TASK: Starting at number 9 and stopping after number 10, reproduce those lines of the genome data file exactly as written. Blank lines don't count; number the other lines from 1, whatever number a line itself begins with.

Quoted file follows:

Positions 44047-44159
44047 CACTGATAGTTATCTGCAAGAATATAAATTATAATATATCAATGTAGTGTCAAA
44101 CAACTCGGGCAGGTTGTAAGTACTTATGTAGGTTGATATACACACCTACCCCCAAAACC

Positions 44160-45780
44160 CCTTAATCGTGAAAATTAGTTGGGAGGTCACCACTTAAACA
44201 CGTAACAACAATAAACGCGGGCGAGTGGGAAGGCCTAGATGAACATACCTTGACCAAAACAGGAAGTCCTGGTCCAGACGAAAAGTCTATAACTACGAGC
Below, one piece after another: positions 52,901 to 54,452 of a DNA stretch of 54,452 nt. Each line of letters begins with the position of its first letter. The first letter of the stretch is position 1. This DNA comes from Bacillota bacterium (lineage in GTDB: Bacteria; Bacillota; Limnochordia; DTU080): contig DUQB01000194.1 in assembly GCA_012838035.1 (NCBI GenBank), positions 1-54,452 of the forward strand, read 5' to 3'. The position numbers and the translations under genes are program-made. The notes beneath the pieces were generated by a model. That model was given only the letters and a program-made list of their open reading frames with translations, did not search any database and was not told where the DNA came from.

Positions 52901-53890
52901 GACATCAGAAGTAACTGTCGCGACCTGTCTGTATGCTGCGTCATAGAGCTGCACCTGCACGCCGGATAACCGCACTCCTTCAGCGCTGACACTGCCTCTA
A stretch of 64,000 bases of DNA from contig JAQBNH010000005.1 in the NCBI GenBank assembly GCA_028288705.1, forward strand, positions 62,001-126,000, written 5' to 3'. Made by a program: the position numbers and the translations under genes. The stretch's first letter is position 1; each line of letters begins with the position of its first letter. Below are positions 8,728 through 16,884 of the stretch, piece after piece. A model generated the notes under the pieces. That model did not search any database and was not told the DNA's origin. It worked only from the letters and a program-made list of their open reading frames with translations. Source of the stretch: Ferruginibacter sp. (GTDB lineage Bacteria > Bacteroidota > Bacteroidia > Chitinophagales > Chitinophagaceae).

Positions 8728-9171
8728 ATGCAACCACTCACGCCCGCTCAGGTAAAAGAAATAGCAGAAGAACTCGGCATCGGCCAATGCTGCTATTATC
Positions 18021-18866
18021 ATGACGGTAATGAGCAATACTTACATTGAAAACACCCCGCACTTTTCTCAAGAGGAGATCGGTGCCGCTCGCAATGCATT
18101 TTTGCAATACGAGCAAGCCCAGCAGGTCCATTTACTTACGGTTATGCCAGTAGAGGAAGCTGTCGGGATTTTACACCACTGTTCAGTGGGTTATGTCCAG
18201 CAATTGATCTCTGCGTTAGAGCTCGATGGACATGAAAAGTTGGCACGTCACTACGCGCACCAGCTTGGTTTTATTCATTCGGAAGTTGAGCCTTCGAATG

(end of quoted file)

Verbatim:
52901 GACATCAGAAGTAACTGTCGCGACCTGTCTGTATGCTGCGTCATAGAGCTGCACCTGCACGCCGGATAACCGCACTCCTTCAGCGCTGACACTGCCTCTA
A stretch of 64,000 bases of DNA from contig JAQBNH010000005.1 in the NCBI GenBank assembly GCA_028288705.1, forward strand, positions 62,001-126,000, written 5' to 3'. Made by a program: the position numbers and the translations under genes. The stretch's first letter is position 1; each line of letters begins with the position of its first letter. Below are positions 8,728 through 16,884 of the stretch, piece after piece. A model generated the notes under the pieces. That model did not search any database and was not told the DNA's origin. It worked only from the letters and a program-made list of their open reading frames with translations. Source of the stretch: Ferruginibacter sp. (GTDB lineage Bacteria > Bacteroidota > Bacteroidia > Chitinophagales > Chitinophagaceae).